I got a call from KTAR reporter Bob McClay the other day who was singing the auto repair blues. Being the car guy, I get these phone calls every day from friends, acquaintances and radio listeners — and Bob’s story was no different than many I hear.
He had taken his 10-year-old vehicle into the dealership and complained about a noise. While he keeps his car well-maintained, a vehicle of that age is typically going to be full of noises, so he left it with them to be diagnosed. He was called with an estimate in excess of $450 to fix the noise, and he had them proceed as they advised.
The following day, after he had paid the bill and left the parking lot, he immediately realized the noise was just as evident as when he dropped the vehicle off. The only difference was that his wallet was now almost $500 lighter. He immediately got a dealership representative to come check it out. When Bob pointed out the noise to an employee, the man’s eyes got big and he said, “Oh, that noise.”
Long story short, they fixed the wrong noise.
What Bob was hearing was a faint noise from the planetary gears in the transmission that presented a real reliability concern. You could only hear this noise at parking lot speeds and not during usual driving. The noise the dealership heard was typical of any 10-year-old vehicle. It was an exhaust manifold leak that you would hear with the vehicle cold, in the driveway or when just leaving for work.
These were two totally different noises with two totally different outcomes if not addressed. One is slightly annoying, while the other would eventually leave you stranded.
This is a fairly common problem in our industry, and it comes down to service counter communication or lack thereof. In Bob’s instance, I would place the fault with the service adviser for not insisting Bob show him the noise he was concerned about before leaving the vehicle for diagnosis. This is a standard operating procedure for some in our business. That way, there would have been no confusion over two needless days without the vehicle and no question mark about the $450 repair that Bob could have lived without. Remember, 10-year-old vehicles have many noises — some are crucial and some are not.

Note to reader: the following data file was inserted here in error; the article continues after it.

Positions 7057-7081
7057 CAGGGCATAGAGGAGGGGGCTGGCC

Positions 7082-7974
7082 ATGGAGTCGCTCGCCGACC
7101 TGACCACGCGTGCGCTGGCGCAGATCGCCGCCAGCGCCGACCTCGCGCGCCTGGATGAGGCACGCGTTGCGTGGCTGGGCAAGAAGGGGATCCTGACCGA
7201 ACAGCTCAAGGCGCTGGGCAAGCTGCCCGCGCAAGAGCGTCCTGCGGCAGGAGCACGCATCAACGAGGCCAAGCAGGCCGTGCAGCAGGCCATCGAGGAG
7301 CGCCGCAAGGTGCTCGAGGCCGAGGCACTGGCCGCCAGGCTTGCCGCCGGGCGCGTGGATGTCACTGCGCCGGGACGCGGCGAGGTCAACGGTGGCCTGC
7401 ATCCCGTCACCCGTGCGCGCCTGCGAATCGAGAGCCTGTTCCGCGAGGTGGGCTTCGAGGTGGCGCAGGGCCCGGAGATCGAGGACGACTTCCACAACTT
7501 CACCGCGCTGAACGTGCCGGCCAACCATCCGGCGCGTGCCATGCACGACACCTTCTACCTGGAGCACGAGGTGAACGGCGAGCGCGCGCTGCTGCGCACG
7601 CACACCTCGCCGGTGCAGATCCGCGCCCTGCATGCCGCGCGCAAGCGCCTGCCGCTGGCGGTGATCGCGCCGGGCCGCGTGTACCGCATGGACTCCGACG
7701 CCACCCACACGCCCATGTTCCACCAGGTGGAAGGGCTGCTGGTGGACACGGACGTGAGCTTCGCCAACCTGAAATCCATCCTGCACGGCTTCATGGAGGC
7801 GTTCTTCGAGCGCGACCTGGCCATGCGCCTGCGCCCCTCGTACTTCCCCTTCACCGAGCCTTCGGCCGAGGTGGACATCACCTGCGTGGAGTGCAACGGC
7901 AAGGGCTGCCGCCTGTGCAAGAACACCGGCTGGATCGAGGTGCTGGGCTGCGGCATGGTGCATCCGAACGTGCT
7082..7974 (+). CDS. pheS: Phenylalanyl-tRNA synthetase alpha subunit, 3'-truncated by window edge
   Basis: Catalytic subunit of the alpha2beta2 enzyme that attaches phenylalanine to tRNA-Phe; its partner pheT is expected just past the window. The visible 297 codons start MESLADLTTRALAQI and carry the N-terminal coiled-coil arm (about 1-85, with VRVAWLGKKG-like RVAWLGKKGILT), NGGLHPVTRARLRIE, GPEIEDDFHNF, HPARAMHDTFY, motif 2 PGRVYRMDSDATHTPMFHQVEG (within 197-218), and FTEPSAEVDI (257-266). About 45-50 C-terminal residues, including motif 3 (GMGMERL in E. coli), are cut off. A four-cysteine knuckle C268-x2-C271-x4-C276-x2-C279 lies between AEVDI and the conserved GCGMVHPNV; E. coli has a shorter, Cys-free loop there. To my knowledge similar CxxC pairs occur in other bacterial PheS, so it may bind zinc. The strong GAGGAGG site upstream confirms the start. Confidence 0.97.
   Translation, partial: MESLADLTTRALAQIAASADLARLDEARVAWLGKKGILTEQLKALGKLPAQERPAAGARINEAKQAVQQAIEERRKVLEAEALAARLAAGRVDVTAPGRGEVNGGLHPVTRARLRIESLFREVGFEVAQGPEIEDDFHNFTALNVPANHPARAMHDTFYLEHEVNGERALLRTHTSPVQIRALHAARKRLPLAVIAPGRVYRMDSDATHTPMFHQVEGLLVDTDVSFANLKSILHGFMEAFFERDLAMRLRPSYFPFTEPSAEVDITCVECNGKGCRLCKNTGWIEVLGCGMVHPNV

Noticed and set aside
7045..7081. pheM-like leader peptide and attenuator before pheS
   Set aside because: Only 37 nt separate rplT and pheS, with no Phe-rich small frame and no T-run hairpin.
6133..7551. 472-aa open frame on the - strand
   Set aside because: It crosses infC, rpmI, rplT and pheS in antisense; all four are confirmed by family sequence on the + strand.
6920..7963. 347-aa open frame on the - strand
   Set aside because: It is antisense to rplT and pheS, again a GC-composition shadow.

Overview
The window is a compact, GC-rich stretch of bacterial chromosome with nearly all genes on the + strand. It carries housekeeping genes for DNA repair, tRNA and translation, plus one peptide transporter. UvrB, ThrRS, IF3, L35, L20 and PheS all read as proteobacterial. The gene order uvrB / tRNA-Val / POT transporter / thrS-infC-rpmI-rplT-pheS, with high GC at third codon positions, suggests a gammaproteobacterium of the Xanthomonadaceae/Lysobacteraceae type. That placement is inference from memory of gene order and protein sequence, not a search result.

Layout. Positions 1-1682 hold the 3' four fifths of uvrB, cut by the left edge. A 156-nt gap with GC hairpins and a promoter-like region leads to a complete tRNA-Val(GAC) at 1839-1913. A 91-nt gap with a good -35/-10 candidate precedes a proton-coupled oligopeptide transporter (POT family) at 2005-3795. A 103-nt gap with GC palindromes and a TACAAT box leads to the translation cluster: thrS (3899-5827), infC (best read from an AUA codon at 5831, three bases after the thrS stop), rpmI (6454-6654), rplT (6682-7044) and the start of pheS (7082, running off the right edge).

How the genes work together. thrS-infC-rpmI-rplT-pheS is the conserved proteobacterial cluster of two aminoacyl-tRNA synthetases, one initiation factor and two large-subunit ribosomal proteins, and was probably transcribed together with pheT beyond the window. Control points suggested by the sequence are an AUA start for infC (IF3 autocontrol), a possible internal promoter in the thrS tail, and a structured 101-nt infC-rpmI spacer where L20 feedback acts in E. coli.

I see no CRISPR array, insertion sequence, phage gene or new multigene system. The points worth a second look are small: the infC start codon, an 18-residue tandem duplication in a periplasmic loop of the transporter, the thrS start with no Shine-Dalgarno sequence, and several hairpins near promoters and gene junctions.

Although I place the blame on the dealership in this instance — because it should know better — I do want you to be well advised when it comes to taking your vehicle to the shop for repairs. When you have a noise concern, as in this instance, or a vibration concern, a topic for another day, ask the service writer if he can experience the concern with you. Any diligent shop will be more than happy to go for a ride with you. They will also be thankful you asked.
It is a sign that they care, and that’s what you are looking for. You may not think you have time, but if you knew the hassle when things go wrong, it is well worth it.
When the shop calls to present the repairs and the estimates, don’t be afraid to ask questions. Did your technician hear the noise? What did he hear? Then make sure it fits your concern. If it doesn’t exactly fit, the service writer should have an explanation between the disparity in your concerns and what they found.
For a more in-depth look at topics like this, join Matt Allen and Dave Riccio on Bumper to Bumper Radio, Arizona’s top automotive show heard every Saturday from 11 a.m. to noon right here on News/Talk 92.3 KTAR. Call in your questions at 602-277-5827 or find them at http://www.bumpertobumperradio.com for the best partners, products and advice! Dave Riccio is also the owner of Tri-City Transmission in Tempe.